David Danbom, Published September 13 2009
Paranoid right gets it wrongPresident Barack Obama’s speech to America’s schoolchildren is done, and the republic seems to have survived.
Who’d have thought this would be such a big deal? What’s wrong with the president – whose personal history is compelling testimony to the advantages education offers to all Americans – telling kids that it is their duty to themselves and their country to stay in school and work hard at their studies?
Well, the paranoid right, the same folks who believe Obama isn’t a citizen and who fantasize government death panels, saw a lot wrong with it. What if Obama tries to propagandize school kids, they asked, turning them into socialists or manipulating them into embracing gay marriage?
And how did the schools, pillars of a free society, respond to this onslaught? Too often, they folded like paper bags.
The Fargo public schools punted to the teachers, saying they could use the speech if it fit their curricula but refusing to broadcast it before
all-school assemblies. Who knew class time was so precious to a district that blew off two weeks last spring because of the flood?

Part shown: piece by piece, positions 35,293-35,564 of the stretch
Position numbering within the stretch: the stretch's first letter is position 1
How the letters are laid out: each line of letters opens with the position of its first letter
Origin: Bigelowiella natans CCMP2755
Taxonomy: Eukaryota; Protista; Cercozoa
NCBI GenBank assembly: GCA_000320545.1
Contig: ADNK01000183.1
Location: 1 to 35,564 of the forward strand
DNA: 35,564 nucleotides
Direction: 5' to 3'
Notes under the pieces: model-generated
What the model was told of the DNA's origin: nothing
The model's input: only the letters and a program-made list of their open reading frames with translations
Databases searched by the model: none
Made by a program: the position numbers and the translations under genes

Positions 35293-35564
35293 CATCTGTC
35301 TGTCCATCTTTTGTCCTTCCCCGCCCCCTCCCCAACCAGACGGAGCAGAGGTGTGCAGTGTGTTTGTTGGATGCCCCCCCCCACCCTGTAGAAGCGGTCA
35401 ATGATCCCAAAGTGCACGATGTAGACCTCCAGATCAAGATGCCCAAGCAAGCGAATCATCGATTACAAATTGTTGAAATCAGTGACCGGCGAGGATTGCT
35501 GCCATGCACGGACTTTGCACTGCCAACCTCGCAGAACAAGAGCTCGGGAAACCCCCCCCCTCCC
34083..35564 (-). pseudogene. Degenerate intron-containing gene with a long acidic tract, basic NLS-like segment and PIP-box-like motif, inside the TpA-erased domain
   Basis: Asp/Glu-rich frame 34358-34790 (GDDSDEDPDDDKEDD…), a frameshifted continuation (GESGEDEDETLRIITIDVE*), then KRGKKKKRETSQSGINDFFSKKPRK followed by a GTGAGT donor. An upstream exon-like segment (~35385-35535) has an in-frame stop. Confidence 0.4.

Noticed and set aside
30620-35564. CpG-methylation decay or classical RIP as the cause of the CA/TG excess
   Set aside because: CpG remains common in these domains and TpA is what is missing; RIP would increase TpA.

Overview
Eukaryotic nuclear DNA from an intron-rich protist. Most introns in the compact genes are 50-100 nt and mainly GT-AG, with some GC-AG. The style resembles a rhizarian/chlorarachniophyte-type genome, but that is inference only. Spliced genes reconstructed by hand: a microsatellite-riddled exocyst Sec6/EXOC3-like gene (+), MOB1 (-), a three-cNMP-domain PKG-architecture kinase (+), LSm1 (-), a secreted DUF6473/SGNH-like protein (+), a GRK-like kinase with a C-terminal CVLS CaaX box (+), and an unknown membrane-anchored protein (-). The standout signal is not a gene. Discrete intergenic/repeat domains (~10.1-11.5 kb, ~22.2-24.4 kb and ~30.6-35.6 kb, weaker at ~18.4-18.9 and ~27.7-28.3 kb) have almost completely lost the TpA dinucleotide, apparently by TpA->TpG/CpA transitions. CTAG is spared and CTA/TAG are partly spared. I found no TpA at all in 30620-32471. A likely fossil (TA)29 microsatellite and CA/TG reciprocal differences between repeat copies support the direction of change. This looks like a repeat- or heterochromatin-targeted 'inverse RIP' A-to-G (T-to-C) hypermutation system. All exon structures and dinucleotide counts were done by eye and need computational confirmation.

The Grand Forks public schools’ response was, if anything, even more cowardly. In reaction to what Assistant Superintendent Jody Thompson characterized as “a few phone calls at the district office,” Grand Forks decided that even individual teachers wouldn’t be allowed to show the president’s speech until they and their principals had reviewed it thoroughly. Do any of the self-styled inspirational speakers on the public school circuit undergo the sort of skeptical vetting to which Grand Forks subjected the president of the United States?
What makes Grand
Forks’ reaction especially disheartening is that it is not some benighted village where people burn books. Grand Forks is the Athens of North Dakota, home to the “flagship university” of the state! When a citadel of enlightenment such as Grand Forks displays such craven cowardice, how can we expect much from towns of lesser standing as centers of learning?
I believe that the public schools need to stand for what is right, and they need to model behavior for their students and their communities. They need to model courage, even in the face of “a few phone calls at the district office.” They need to model basic decency. And they need to model respect – respect for the presidency and the person holding the office – and respect for the learning process, which involves exposing children to people they or their parents may dislike and ideas with which they or their parents might disagree. Citizens in a democracy need to think critically and consider divergent opinions, and the public schools should be developing those abilities.
Yes, the republic survived Obama’s speech. Whether it can survive a public education system that increasingly abrogates its civic responsibilities remains to be determined.
Danbom is a local college history professor and regular contributor to The Forum’s commentary pages. E-mail firstname.lastname@example.org